When delegates from 150 countries recently converged in Frankfurt, Germany for the IMEX 2010 exhibition, cultural differences were discussed, embraced and congratulated. But one theme seemed to be common among the host of international planners: a challenge to adapt to different concepts of time depending on the host country and cultural blend of the delegates. For example, for events in Latin America and Mexico, one planner adds “hora Ingles” to his agendas, which translates to “English time,” and is meant to persuade the delegates to be on time for the meeting. But when he arrived to speak at his 8 a.m. presentation, there was only one person in the room. Five minutes before the end of his presentation an attendee arrived and asked, “has the presentation started yet?” Somehow, the on-time message did not get across.
Another planner referenced Swiss time with an example of a train leaving for Zurich. A delegate stood at the door of the train and asked the conductor, “Is this the train to Zurich?” ready to step inside as soon as he had affirmation. “Yes,” the conductor said, then immediately blew the whistle, shut the doors and left the delegate standing there on the platform. With Swiss time, there is no waiting. You are either on time or you miss the train.
I had a similar experience at IMEX. Along with two Italian delegates, we hurried to the conference shuttle that was only 10 steps away. The Italian delegates plea of “uno momento” (wait a moment) was ignored by the German shuttle driver. Much like the Swiss conductor, the driver shut the doors and departed. An American delegate said, “I can’t believe he just left us.” The Italian responded, “Ah, the Italians, we wait but this is Germany.” She thought some more and said, “They think it’s [impolite] to keep the others on the bus waiting.” We all agreed that the shuttle would forever be delayed by attendees who wanted just one more moment. In this culture, the time is now, not in one minute.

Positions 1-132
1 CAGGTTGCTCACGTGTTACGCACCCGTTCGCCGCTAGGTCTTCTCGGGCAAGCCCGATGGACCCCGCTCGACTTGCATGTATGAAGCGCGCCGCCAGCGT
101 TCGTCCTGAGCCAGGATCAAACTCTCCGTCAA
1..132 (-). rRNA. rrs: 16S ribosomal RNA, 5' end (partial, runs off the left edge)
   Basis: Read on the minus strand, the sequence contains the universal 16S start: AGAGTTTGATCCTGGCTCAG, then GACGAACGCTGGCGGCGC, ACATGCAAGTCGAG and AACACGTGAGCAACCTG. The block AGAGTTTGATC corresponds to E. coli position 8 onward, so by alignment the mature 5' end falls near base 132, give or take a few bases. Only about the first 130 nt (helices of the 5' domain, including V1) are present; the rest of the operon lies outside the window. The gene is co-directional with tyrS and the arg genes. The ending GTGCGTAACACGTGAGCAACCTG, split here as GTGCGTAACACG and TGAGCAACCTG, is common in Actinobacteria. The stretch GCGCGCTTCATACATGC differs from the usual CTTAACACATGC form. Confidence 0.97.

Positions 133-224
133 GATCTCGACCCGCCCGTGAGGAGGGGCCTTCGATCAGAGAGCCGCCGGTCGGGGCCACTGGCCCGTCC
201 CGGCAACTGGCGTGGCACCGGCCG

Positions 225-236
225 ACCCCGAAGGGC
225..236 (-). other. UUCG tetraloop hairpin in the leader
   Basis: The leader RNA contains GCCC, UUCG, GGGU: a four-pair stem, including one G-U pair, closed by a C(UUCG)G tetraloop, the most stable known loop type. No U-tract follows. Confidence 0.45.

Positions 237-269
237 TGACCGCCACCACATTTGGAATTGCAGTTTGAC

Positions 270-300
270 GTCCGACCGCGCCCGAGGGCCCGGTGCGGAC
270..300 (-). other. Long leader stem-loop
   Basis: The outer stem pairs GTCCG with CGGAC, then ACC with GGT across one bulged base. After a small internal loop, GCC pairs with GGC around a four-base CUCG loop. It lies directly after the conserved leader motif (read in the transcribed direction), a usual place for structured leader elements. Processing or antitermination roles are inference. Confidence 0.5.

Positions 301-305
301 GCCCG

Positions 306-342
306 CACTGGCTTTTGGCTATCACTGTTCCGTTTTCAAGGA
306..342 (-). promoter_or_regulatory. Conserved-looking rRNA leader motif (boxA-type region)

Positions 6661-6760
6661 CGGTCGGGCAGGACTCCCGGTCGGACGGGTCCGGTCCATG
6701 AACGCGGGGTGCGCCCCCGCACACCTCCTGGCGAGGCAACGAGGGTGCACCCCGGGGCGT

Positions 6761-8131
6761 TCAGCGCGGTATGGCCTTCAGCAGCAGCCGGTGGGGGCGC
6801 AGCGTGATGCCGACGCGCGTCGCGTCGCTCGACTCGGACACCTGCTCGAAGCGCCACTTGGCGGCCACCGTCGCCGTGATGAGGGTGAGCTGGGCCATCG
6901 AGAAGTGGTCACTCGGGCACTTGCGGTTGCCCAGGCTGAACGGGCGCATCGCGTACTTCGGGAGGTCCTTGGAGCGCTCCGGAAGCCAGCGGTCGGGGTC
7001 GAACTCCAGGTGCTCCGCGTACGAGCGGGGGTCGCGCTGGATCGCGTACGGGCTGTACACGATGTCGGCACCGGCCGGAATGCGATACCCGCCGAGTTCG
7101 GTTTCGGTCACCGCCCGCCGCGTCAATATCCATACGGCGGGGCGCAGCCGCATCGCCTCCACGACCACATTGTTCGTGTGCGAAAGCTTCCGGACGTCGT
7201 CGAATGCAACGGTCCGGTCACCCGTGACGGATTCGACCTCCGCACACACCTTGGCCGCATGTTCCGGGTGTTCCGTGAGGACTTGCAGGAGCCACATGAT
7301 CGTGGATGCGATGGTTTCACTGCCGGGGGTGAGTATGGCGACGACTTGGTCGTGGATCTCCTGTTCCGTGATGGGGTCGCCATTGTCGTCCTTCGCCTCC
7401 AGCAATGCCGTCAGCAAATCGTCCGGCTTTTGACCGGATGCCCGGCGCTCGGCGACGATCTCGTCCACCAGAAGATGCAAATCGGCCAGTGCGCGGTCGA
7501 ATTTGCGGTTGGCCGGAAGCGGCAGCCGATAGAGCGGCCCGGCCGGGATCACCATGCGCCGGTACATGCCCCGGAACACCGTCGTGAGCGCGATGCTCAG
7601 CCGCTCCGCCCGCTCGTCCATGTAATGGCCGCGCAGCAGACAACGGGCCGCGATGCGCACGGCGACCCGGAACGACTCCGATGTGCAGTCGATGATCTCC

And, then there’s the Slovenian culture where time is meant to be kept, but also meant to be spent in quality. This culture follows the Greek concept of time: Chronos and Kairos. While the former refers to chronological or sequential time, the latter signifies a time in-between or a moment of undetermined time, in which something special can happen. While conducting business, they are always on time — the quantitative Chronos approach. But in a social setting with friends and family, they are concerned with the essence of time — its qualitative importance, or Kairos.
As planners, we also should consider this approach to time. Yes, it’s important to adhere to time-driven agendas to organize successful events, but it’s just as important to be flexible, allowing for the possibility of the undetermined moment — that slice of time when something special can occur.